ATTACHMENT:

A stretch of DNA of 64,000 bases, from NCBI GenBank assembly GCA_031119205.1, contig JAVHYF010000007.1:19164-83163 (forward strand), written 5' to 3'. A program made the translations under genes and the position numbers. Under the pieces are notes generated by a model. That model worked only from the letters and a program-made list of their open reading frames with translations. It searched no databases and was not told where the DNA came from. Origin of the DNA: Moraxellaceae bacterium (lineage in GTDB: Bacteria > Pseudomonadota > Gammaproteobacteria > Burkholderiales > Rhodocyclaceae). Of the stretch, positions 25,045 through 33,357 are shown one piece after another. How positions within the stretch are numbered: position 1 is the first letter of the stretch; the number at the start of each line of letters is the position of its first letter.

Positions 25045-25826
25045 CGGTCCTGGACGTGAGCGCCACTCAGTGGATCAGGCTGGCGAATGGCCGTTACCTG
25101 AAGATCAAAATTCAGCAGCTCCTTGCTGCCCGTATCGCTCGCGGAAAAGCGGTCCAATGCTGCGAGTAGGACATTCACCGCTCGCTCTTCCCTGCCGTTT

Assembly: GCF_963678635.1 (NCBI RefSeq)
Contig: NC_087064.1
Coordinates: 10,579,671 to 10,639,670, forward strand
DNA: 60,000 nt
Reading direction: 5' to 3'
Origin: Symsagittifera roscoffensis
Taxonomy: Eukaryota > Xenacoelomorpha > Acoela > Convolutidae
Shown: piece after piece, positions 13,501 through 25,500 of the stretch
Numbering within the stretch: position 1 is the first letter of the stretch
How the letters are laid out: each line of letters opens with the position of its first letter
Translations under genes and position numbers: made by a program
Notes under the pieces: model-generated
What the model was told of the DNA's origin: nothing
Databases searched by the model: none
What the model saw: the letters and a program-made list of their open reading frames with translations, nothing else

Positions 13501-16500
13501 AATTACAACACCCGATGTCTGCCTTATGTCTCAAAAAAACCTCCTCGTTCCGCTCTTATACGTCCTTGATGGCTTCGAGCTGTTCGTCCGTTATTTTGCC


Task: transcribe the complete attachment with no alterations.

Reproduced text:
A stretch of DNA of 64,000 bases, from NCBI GenBank assembly GCA_031119205.1, contig JAVHYF010000007.1:19164-83163 (forward strand), written 5' to 3'. A program made the translations under genes and the position numbers. Under the pieces are notes generated by a model. That model worked only from the letters and a program-made list of their open reading frames with translations. It searched no databases and was not told where the DNA came from. Origin of the DNA: Moraxellaceae bacterium (lineage in GTDB: Bacteria > Pseudomonadota > Gammaproteobacteria > Burkholderiales > Rhodocyclaceae). Of the stretch, positions 25,045 through 33,357 are shown one piece after another. How positions within the stretch are numbered: position 1 is the first letter of the stretch; the number at the start of each line of letters is the position of its first letter.

Positions 25045-25826
25045 CGGTCCTGGACGTGAGCGCCACTCAGTGGATCAGGCTGGCGAATGGCCGTTACCTG
25101 AAGATCAAAATTCAGCAGCTCCTTGCTGCCCGTATCGCTCGCGGAAAAGCGGTCCAATGCTGCGAGTAGGACATTCACCGCTCGCTCTTCCCTGCCGTTT

Assembly: GCF_963678635.1 (NCBI RefSeq)
Contig: NC_087064.1
Coordinates: 10,579,671 to 10,639,670, forward strand
DNA: 60,000 nt
Reading direction: 5' to 3'
Origin: Symsagittifera roscoffensis
Taxonomy: Eukaryota > Xenacoelomorpha > Acoela > Convolutidae
Shown: piece after piece, positions 13,501 through 25,500 of the stretch
Numbering within the stretch: position 1 is the first letter of the stretch
How the letters are laid out: each line of letters opens with the position of its first letter
Translations under genes and position numbers: made by a program
Notes under the pieces: model-generated
What the model was told of the DNA's origin: nothing
Databases searched by the model: none
What the model saw: the letters and a program-made list of their open reading frames with translations, nothing else

Positions 13501-16500
13501 AATTACAACACCCGATGTCTGCCTTATGTCTCAAAAAAACCTCCTCGTTCCGCTCTTATACGTCCTTGATGGCTTCGAGCTGTTCGTCCGTTATTTTGCC